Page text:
Poll: Did SimCity’s Offline Mode Really Require Six Months of Work to Implement?

Last year, Electronic Arts launched its new SimCity game and even though it is and always has been a predominantly single player game, the new title had no offline mode.  This decision was so unpopular that it's likely the major reason EA earned the Consumerist's Worst Company in America award for the second year in a row.

Over half a year later, EA has announced that the next update to SimCity will add an offline mode so gamers can play the game the way most of them wanted to in the first place.

Some may question why it took so darn long.  After all, hackers had shown that the game could be played without going online and that the whole "all the calculations are being done in the cloud!" thing was a bunch of bunk.

According to EA, "while someone was able to remove the 'time check' shortly after launch, they were unable to perform key actions like communicating with other cities that they had created locally, or with the rest of their region(s), or even saving the current state of their cities."  In other words, the game was designed to be online and getting it to run offline with important features like saving the game was truly a lot of hard work.

But what do you think?  Do you believe EA?  If not, why do you think it took so long?  Low priority?  Developer incompetence?  Rampant locust attacks at Maxis HQ?

Whatever your humble and well-informed opinion may be, please share it with us in the comments below or in an email to us at SuperPACpodcast@gmail.com.  EZK and I will share the poll results and your thoughts along with our own on next week's podcast.

"vote label" © Tribalium / Shutterstock. All rights reserved, used with permission.

-Reporting from San Diego, GamePolitics Contributing Editor Andrew Eisen

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  1. 0
    Thipp says:

    I can imagine that it took them six months to patch it but only because they gave it low priority. The game was shown as capable of playing offline very early on and the claims of number crunching being offloaded to their servers was never anything but an excuse to justify the always online. I imagine this is too little too late, the game will always be remembered for the things it did wrong (the online) and from what I have read it wasn't even a terribly good Sim City game anyway. I don't expect there to be a sudden surge of purchases from people like myself who would have liked a new Sim City but were not at all interested in what EA came up with.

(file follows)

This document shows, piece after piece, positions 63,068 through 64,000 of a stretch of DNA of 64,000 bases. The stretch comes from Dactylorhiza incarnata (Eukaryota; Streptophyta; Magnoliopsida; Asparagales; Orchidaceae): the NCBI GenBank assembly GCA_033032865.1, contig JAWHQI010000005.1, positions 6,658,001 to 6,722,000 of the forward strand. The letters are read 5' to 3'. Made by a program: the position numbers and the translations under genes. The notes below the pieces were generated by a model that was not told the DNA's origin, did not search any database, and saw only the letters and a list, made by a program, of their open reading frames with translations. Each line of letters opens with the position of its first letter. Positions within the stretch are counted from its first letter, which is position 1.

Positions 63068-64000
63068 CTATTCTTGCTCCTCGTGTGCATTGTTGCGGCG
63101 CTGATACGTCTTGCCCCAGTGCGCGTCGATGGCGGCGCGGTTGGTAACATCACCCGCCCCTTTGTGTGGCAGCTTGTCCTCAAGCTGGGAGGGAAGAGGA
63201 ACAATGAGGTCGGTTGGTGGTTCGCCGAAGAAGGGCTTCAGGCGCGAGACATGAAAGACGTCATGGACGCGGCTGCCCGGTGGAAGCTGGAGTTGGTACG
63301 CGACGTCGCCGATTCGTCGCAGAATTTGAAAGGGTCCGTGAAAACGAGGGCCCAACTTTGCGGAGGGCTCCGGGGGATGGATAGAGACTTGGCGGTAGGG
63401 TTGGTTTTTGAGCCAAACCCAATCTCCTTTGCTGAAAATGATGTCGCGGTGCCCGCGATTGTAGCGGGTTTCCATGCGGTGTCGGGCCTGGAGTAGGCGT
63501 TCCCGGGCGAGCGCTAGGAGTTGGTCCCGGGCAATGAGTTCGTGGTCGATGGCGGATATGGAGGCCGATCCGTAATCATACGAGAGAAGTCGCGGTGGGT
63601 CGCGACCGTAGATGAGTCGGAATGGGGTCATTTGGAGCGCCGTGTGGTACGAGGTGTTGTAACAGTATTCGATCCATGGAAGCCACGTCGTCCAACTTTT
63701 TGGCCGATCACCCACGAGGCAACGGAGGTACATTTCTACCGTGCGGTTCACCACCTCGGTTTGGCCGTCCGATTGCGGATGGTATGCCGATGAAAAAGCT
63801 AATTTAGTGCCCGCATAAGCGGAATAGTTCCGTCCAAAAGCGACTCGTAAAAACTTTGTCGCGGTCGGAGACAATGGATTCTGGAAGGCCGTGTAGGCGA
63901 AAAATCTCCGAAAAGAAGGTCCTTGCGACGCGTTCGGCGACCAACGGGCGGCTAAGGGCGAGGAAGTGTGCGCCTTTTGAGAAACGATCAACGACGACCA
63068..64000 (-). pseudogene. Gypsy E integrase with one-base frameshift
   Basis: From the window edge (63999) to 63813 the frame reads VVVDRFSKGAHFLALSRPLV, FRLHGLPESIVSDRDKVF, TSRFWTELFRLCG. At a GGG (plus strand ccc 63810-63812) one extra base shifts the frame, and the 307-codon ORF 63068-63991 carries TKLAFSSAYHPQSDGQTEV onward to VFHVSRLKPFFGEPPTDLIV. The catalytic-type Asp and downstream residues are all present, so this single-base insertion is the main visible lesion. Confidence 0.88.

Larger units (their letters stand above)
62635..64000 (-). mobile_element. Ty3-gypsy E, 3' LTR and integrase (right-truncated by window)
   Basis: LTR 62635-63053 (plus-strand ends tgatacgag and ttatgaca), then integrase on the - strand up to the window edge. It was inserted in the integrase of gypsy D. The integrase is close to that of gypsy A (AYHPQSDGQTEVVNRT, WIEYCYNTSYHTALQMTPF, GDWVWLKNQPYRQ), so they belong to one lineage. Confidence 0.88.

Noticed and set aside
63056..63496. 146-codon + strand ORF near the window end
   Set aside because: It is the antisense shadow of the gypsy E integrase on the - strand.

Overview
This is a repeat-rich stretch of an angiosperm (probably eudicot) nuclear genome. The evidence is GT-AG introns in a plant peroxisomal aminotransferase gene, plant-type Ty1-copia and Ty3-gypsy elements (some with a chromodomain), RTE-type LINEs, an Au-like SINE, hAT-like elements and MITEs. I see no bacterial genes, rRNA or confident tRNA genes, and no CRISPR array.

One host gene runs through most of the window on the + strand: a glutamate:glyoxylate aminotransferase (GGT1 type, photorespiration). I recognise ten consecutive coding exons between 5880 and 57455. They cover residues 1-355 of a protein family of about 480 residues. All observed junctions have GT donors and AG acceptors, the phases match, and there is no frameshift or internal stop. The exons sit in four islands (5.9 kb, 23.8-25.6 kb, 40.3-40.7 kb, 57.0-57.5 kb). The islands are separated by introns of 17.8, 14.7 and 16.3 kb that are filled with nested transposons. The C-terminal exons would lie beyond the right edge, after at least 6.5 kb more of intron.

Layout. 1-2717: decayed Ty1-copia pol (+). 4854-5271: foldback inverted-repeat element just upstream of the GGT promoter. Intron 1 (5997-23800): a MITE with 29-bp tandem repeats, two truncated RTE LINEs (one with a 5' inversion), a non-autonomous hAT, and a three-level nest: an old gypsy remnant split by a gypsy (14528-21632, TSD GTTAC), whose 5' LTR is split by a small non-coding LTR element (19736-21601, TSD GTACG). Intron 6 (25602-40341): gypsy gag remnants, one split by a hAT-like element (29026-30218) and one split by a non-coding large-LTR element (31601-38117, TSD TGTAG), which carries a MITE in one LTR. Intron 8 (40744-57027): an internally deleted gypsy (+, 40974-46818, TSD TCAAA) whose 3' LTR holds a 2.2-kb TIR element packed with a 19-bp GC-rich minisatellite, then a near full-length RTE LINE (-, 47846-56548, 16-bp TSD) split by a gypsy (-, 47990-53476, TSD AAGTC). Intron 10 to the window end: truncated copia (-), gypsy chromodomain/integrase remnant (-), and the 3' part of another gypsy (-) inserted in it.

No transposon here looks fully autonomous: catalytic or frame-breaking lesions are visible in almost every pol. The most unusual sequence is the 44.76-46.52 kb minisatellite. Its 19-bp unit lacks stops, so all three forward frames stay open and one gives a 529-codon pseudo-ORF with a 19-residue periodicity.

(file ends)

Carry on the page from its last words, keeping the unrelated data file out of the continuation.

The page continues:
2. 0
    Neeneko says:

    Possible, but incomplete.  Getting part way there was as easy as flipping a switch, the rest of the way is more of an unknown.  Notice moders didn't manage it.

  3. 0
    Ivresse says:

    Is there an option for ‘It probably did require 6 months of work, but I have such a grudge against EA in addition to little or no understanding of how coding works, I’m just going to say ‘No’ purely out of spite.’

    Cause that’s probably the option that most people would pick if they were being truly honest…

  4. 0
    Hevach says:

    I think only having one guy working on it is relevant to Sim City.

    From what I understand, they're not charging for this and just releasing it in a patch. I *really* doubt they planned it from the beginning, since shipping with certain features missing or incomplete is kind of a thing, and would have been the default mantra during the controversy. Not a thing players like, but one they're more willing to accept than, "You'll have nothing and like it."

    So, after-launch decision that will make no money (I can just imagine bean counters insisting this can only possibly lose them money as the majority of sales have already happened and this will open the possibility of piracy), which they never promised to players until it was almost released.

    Yeah, sounds like the sort of thing you stick one or two guys on and if/when he finishes it, ok, if not, meh, while the bulk of the team works on things that sell for money. I know some MMO developers who even have devs do one-man pet projects like this in their spare time, off of the main update/expansion schedule, to slip them into minor updates as they finish.

  5. 0
    Longjocks says:

    Absolutely it would have. We've been building a new version of a custom add-in for Microsoft Word for the last six months, but I keep 'breaking' it (i.e. finding bugs). Although I must admit we only have one guy working on it. The point is these things do take time to do properly. Whether it's done properly is another thing though (I guarantee people will find bugs).

    The real point is that they should have started sooner or just avoided the whole unnecessary mess in the first place. Either that or stick to their original target audience of people who are always online and happy to have an always online game.

  6. 0
    Neeneko says:

    I am going to have to go with 'plausible'.  I would not be surprised if it came to light there was some reason they fudged the numbers since it is, well, EA, but I also do not think the timeframe is outrageous.   But I would be esp unsurprised at something like low priority.  

    I would be rather surprised if it was 'developer incompetence', clusterexpletive or project management cycle of doom I could see, but even the best groups can fall into those traps when the stars align right.

    Absent any specific evidence to the contrary, I take their word for it.

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